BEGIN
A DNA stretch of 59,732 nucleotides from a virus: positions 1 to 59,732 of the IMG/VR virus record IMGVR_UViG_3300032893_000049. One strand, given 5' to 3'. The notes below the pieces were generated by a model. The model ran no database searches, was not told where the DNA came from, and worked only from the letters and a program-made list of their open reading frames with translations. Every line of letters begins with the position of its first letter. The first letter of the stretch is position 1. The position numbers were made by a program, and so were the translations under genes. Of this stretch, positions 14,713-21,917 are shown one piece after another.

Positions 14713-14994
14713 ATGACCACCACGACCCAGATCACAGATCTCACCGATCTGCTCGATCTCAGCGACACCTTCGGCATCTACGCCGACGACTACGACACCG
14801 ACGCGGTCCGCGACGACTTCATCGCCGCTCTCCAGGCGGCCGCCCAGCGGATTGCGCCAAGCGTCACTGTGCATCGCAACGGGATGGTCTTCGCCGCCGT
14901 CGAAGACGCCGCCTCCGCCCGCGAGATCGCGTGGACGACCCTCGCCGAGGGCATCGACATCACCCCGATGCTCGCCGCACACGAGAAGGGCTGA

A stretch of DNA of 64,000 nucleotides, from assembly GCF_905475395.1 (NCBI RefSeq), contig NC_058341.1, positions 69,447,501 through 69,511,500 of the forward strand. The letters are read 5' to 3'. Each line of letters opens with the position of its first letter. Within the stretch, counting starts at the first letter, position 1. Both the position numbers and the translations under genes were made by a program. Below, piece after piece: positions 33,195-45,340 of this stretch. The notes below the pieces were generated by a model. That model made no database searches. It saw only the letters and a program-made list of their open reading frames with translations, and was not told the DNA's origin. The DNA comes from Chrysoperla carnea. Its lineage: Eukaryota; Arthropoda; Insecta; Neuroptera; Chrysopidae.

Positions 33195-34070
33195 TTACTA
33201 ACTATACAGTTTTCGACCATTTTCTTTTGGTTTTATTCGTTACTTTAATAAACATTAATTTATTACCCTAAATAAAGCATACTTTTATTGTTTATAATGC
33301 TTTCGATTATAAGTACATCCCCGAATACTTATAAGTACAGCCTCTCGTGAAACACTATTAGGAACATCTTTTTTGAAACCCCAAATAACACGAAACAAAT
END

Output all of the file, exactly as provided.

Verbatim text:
A DNA stretch of 59,732 nucleotides from a virus: positions 1 to 59,732 of the IMG/VR virus record IMGVR_UViG_3300032893_000049. One strand, given 5' to 3'. The notes below the pieces were generated by a model. The model ran no database searches, was not told where the DNA came from, and worked only from the letters and a program-made list of their open reading frames with translations. Every line of letters begins with the position of its first letter. The first letter of the stretch is position 1. The position numbers were made by a program, and so were the translations under genes. Of this stretch, positions 14,713-21,917 are shown one piece after another.

Positions 14713-14994
14713 ATGACCACCACGACCCAGATCACAGATCTCACCGATCTGCTCGATCTCAGCGACACCTTCGGCATCTACGCCGACGACTACGACACCG
14801 ACGCGGTCCGCGACGACTTCATCGCCGCTCTCCAGGCGGCCGCCCAGCGGATTGCGCCAAGCGTCACTGTGCATCGCAACGGGATGGTCTTCGCCGCCGT
14901 CGAAGACGCCGCCTCCGCCCGCGAGATCGCGTGGACGACCCTCGCCGAGGGCATCGACATCACCCCGATGCTCGCCGCACACGAGAAGGGCTGA

A stretch of DNA of 64,000 nucleotides, from assembly GCF_905475395.1 (NCBI RefSeq), contig NC_058341.1, positions 69,447,501 through 69,511,500 of the forward strand. The letters are read 5' to 3'. Each line of letters opens with the position of its first letter. Within the stretch, counting starts at the first letter, position 1. Both the position numbers and the translations under genes were made by a program. Below, piece after piece: positions 33,195-45,340 of this stretch. The notes below the pieces were generated by a model. That model made no database searches. It saw only the letters and a program-made list of their open reading frames with translations, and was not told the DNA's origin. The DNA comes from Chrysoperla carnea. Its lineage: Eukaryota; Arthropoda; Insecta; Neuroptera; Chrysopidae.

Positions 33195-34070
33195 TTACTA
33201 ACTATACAGTTTTCGACCATTTTCTTTTGGTTTTATTCGTTACTTTAATAAACATTAATTTATTACCCTAAATAAAGCATACTTTTATTGTTTATAATGC
33301 TTTCGATTATAAGTACATCCCCGAATACTTATAAGTACAGCCTCTCGTGAAACACTATTAGGAACATCTTTTTTGAAACCCCAAATAACACGAAACAAAT